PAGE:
Military and police careers were, as in all societies, attractive to patriots and nationalists, though it had to be a “Soviet” rather than a specifically Russian nationalism. However, he does say that he was secretly baptized by his mother at 18 months in Petersburg at the Cathedral of the Martyrs Alexandria and Antonia of Rome. From this, it is safe to say that Putin was secretly taught the faith from a young age.

According to his mother, it was the day of St. Michael and all the Angels, so it had to be November 21st. Putin’s views are, in hos own words, to be internal, and never the subject of a show. The cross that his mother gave him at the Sepulcher Church in Jerusalem he wears always. In his house many years ago, a fire broke out from the heating unit of the sauna malfunctioning. Worried that the cross, which he had left near his bed, was gone forever, once of the workmen found it perfectly intact in the midst of all the rubble.

Putin stated on Larry King that he sees this event as a miracle and a “revelation.” His personal commitment to Orthodoxy never wavered afterwards. Normally he goes to obscure, rural churches to spend the holidays, wishing to avoid the cameras and distractions of the major cities. His natural constituency is the Orthodox population, who, as polls have stated since the mid 1990s, trust the patriarch more than anyone else in Russia, even more than Putin himself.

Unlike Slobodan Milosevic, Putin is clearly comfortable and at home in an Orthodox setting, and his ritual movements are smooth and comfortable, not jerky and artificial as might be expected for a hypocritical display. Milosevic was noted for his awkwardness in Orthodox churches in the 1990s, suggesting he had no experience in them. The only time he seemed slightly stiff is when, upon kissing an icon, the background noise was of hundreds of cameras taking pictures.

This is one of the videos in which Putin reveals the origin of his faith.

https://www.youtube.com/watch?v=u3d_yxJhmjk

It shows us the following:

Putin first speaks about his Baptism: 02:00

He believes in the traditional Russian family: 04:03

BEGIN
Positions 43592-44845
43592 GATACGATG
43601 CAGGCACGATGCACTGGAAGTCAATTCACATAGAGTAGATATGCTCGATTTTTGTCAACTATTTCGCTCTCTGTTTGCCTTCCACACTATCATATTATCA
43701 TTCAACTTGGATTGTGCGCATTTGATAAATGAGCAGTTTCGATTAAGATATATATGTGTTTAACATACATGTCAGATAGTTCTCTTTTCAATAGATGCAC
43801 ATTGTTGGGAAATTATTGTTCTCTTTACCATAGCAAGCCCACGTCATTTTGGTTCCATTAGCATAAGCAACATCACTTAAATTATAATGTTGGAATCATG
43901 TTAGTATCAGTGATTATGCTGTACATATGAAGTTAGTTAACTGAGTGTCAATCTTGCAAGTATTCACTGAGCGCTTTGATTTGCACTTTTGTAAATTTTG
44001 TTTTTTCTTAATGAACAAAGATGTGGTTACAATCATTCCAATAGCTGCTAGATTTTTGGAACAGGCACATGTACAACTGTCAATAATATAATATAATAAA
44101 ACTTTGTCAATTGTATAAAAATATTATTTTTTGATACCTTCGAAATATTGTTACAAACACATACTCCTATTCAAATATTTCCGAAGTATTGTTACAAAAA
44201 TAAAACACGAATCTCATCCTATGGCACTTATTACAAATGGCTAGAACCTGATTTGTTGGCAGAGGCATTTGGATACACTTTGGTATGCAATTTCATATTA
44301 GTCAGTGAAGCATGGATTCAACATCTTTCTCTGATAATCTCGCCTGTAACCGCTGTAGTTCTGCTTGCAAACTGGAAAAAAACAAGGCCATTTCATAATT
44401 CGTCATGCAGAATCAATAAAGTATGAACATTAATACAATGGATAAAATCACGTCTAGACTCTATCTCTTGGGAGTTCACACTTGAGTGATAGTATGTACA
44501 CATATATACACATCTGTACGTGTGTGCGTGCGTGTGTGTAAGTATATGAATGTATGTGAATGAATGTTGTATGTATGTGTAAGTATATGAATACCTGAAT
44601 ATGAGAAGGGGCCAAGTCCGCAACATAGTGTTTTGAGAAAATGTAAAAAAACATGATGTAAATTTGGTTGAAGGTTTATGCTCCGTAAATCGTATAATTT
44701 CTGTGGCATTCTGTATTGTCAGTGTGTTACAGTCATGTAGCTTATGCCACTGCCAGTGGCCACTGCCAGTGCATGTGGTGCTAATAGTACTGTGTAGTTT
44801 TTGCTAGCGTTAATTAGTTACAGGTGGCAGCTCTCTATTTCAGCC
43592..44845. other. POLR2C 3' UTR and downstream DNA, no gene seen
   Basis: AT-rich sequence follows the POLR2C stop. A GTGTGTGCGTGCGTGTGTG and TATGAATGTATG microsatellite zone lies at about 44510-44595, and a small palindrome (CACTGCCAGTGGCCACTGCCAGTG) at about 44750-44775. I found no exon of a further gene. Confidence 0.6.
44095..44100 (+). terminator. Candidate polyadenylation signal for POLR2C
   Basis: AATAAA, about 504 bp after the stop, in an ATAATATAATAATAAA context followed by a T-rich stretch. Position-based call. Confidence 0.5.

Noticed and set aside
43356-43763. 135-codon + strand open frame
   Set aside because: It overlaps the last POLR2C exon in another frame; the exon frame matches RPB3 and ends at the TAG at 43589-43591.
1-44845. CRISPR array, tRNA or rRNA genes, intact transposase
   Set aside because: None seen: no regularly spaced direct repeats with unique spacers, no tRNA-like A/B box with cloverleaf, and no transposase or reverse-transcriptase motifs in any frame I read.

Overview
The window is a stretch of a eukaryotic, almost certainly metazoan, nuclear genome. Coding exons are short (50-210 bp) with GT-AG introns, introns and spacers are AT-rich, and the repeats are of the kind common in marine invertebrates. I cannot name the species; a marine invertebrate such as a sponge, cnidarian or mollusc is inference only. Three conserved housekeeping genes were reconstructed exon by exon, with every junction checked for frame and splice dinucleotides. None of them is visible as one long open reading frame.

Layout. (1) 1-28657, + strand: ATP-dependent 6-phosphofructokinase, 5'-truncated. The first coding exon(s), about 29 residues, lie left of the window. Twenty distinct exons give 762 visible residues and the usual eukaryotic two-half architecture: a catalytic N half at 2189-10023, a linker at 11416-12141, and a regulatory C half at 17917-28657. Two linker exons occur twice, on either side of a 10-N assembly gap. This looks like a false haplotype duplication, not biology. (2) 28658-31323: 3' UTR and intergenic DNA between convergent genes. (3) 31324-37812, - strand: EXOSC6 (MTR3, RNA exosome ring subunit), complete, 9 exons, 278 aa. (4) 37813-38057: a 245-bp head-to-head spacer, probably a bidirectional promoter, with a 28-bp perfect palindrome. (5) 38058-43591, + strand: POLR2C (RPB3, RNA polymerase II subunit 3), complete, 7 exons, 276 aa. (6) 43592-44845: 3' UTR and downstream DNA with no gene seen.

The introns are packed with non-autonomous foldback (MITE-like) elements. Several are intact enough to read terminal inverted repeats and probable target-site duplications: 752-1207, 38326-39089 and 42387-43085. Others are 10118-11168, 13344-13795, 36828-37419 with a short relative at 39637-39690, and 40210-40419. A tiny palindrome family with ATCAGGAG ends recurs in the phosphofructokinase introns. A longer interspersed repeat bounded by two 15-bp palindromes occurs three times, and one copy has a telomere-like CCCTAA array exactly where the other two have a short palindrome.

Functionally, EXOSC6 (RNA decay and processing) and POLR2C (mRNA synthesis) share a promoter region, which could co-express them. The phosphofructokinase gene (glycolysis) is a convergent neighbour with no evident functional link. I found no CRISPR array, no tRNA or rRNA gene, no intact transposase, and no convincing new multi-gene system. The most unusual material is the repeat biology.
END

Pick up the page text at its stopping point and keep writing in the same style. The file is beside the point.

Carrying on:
Over 65,000 Russians defend the Church: 08:02

The Orthodox bikers in the new Russia: 10:52

Putin’s acknowledges the saints and martyrs murdered by the communists: 11:45

Putin is far superior for the church than Peter the Great and many others. Non-Orthodox monarchs in Russia history include Peter I, who was a materialist Freemason. His successor, the mockery “Catherine I,” who was a former prostitute from Germany taken as war booty by Peter. She was placed on the throne in mockery, similar to the French Revolutionaries placing a prostitute on the throne of the Bishop of Paris during the terror. Lord Biron, a Freemason who ruled while the two “Empress Annas” tried on outfits), Peter III who was a Lutheran, soon murdered by, Catherine II, a Deist and vehemently anti-Orthodox and anti-Russian. Alexander I dabbled in the occult, while Alexander II was generally secular. At the same time, these and other monarchs placed atheists and masons as head of the synod on a regular basis. Putin is far more Orthodox than those monarchs.

Putin’s concern with ecumenism with Rome is puzzling. His constituency is Orthodox and nationalist. He has only to lose with this policy. Yet, no one else on earth right now has done more to strengthen and spread Orthodox than Putin and the Moscow Patriarchate. On February 13, 2012, Putin condemned the Red Army in the Russian Civil War. In 2012, 65,000 gathered at the Cathedral of Christ the Savior in Moscow to defend the church against Pussy Riot and other attacks on it. This is the new Russia.

Back in 2001, Izvestia interviewed Putin’s spiritual father, the Archimandrite Tikhon (Shevkunov) of the Sretensky Monastery. This was December of 2001, probably prior to anyone really knowing too much about his policy agenda. The Archimandrite stated:

Putin is really an Orthodox Christian really, and not nominally. He confesses, receives communion and is aware of his responsibility before God for the ministry entrusted to him from on high and for his immortal soul.

The burden and severity of the problems he is undertaking to solve and his responsibility for these is truly enormous. Anyone who really loves Russia and wishes her well can only pray for Vladimir whom the Providence of God sent to deliver Russia.

The Archimandrite was himself sent to prison by the old KGB and had members of his family perish because of them. Thus, Putin’s background in this organization did not initially endear him to the President. However, he soon was convinced of Putin’s Orthodox mind. In his book, the Archimandrite writes:

Combining the modern Russian state with past forms, Putin has undertaken a huge effort to connect it to the heavens. The construction of churches, the reconstruction of destroyed parishes, monasteries and the revival of Russian shrines has become an urgent matter for Putin.

For the dark, soulless landscape that was imposed on Russia after 1991 – one dominated by nihilism, anger, and nonsense mercantile scams – Russia was in a condition completely unsuitable for any future development. Anything built in this context, any laboratory or university, immediately plunged into the abyss of a toxic lifestyle.